I do not believe Christians are to defend against or adopt any ideology, but to be an alternative community that challenges and subverts every salvation story in America. We have several hundred years of sermons and writings from the Black church to pull from as examples. This is not a new topic among oppressed and marginalized Christian brothers and sisters. The question remains, why can’t you hear their voice? Why do you continue to conflate them with CRT and Marxism?

To make it simple and clear: both Christians and secular people describe injustice and the devastating effects of colonialism and systemic racism. The faithful Christian response is different than the secular progressive response because it offers a path of redemption and reconciliation, not just vindication or deconstruction. It’s not consistent logic to dismiss these claims by arguing they must be coming from CRT writers.

This is another behavior of fundamentalism: to dismiss statements because they sound like (or “signal”) something else you disagree with. This is the kind of behavior that both the left and the right are participating in and it is the kind of behavior that harms our American democracy, but more importantly – our Christian witness.

The small part of your response that engaged in the topic we agreed to write on does reveal that we have very different theological understandings of racial reconciliation, sin, and oppression. Honestly, it grieves me. I am not only grieved by the implications of your definitions for reconciliation, but also the behavior of seeding fear into the church at the same time the Spirit of God seems to be asking her to repent and turn from her idolatry, injustice, and pride. The path forward for renewal in the American church will require repenting of both individual and generational sin, caring about systemic injustice and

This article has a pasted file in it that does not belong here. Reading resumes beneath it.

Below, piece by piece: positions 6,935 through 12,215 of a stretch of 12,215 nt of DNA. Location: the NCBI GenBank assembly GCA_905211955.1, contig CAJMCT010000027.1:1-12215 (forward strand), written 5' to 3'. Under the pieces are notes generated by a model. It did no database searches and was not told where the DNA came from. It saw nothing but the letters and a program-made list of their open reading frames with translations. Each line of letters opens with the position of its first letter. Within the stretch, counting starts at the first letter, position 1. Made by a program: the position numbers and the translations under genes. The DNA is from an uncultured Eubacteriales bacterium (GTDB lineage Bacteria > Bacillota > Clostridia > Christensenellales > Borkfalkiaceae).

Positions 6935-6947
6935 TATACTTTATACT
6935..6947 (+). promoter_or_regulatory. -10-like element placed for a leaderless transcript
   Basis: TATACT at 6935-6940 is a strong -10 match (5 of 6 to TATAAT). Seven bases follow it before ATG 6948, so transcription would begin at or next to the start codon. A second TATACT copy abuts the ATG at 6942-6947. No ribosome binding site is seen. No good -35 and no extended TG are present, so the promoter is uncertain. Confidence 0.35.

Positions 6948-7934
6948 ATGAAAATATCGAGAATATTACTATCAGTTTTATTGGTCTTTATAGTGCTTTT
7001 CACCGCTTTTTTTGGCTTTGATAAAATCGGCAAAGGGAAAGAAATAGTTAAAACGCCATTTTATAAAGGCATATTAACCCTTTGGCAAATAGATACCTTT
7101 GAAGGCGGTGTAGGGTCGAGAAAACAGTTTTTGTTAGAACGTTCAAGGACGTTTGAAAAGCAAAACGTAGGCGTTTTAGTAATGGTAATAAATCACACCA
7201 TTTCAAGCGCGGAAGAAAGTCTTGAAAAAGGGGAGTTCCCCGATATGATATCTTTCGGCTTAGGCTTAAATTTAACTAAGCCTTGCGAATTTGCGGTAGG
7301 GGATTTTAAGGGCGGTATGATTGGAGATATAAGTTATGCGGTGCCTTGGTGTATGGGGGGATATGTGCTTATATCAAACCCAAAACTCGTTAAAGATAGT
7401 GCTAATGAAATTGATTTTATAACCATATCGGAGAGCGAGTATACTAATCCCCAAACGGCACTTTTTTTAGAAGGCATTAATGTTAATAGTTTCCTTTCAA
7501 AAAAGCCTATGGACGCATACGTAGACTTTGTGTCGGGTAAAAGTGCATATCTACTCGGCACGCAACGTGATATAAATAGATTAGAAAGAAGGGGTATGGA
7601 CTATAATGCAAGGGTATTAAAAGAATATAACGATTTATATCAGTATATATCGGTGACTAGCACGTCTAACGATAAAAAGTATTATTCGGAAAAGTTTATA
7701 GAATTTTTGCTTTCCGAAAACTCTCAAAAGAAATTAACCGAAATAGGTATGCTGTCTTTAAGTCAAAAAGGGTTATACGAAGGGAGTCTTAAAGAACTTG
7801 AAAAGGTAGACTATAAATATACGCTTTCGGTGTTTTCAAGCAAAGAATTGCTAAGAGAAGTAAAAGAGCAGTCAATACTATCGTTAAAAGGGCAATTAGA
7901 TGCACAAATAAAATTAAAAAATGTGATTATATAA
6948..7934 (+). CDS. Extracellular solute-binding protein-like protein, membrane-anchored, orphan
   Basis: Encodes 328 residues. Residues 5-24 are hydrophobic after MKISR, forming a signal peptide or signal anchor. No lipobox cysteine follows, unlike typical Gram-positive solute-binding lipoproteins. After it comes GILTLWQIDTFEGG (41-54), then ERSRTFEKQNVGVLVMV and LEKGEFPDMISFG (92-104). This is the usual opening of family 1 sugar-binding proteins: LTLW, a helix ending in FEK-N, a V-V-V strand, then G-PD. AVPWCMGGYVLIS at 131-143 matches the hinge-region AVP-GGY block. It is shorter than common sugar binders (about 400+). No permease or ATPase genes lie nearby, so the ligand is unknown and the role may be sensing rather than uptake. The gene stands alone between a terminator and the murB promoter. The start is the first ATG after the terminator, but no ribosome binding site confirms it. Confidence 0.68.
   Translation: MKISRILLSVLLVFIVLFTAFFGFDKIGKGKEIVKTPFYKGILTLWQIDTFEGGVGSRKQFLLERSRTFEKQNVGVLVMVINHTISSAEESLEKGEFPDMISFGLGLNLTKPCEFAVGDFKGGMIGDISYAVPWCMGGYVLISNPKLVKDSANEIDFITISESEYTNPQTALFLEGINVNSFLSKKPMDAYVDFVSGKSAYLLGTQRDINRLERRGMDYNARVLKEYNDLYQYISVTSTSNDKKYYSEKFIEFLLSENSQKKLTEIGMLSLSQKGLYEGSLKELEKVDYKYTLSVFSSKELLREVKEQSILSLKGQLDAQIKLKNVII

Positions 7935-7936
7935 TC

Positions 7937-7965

individual morality. Repenting of the sins of our forefathers and the ways we blindly participate in them is not a new practice to the Christian faith, but consistent with the biblical narrative.

Sadly, my brother, your definition of reconciliation offers little shared ground to meet on. It sounds the same as those who ignored the calls from Black brothers and sisters to White Christians for generations. Many of the arguments you make are similar in logic to those made by a majority of White evangelicals for 200 years. While you are correct, there were Christians (not simply as you said, “American Liberals”), who started abolition movements and marched on Selma (alongside and even following the lead of those from different faiths or no faith), the behavior and posture you take is sadly more aligned with those Christians (also American Liberals) who opposed those radical anti-slavery, anti-segregationist Christians. It only takes a little research of original sources to read sermons, news articles, foundational documents of denominations, and denominational meeting notes to see these same arguments you make show up again and again among the white ministers who opposed the work of racial justice.

I am thankful for the Black Lives Matter movement. I am thankful for the Civil Rights movement. I am thankful for the Abolition movement. All mass American socialracism drove slavery movements that have led to greater justice for marginalized people have involved Christians being present, faithful and a distinct witness among massive and diverse groups of people who were awakened to injustice and emboldened to resist it. All of these social justice movements have been incredibly complex, nuanced, not monolithic, and representative of countless religions, organizations, and desired outcomes; all the while having a shared overarching desire to make life more just and equitable for suffering and marginalized people. I believe this is a common grace, a creational desire embedded in the masses regardless of their faith. Why wouldn’t Christians want to be active and present in these spaces?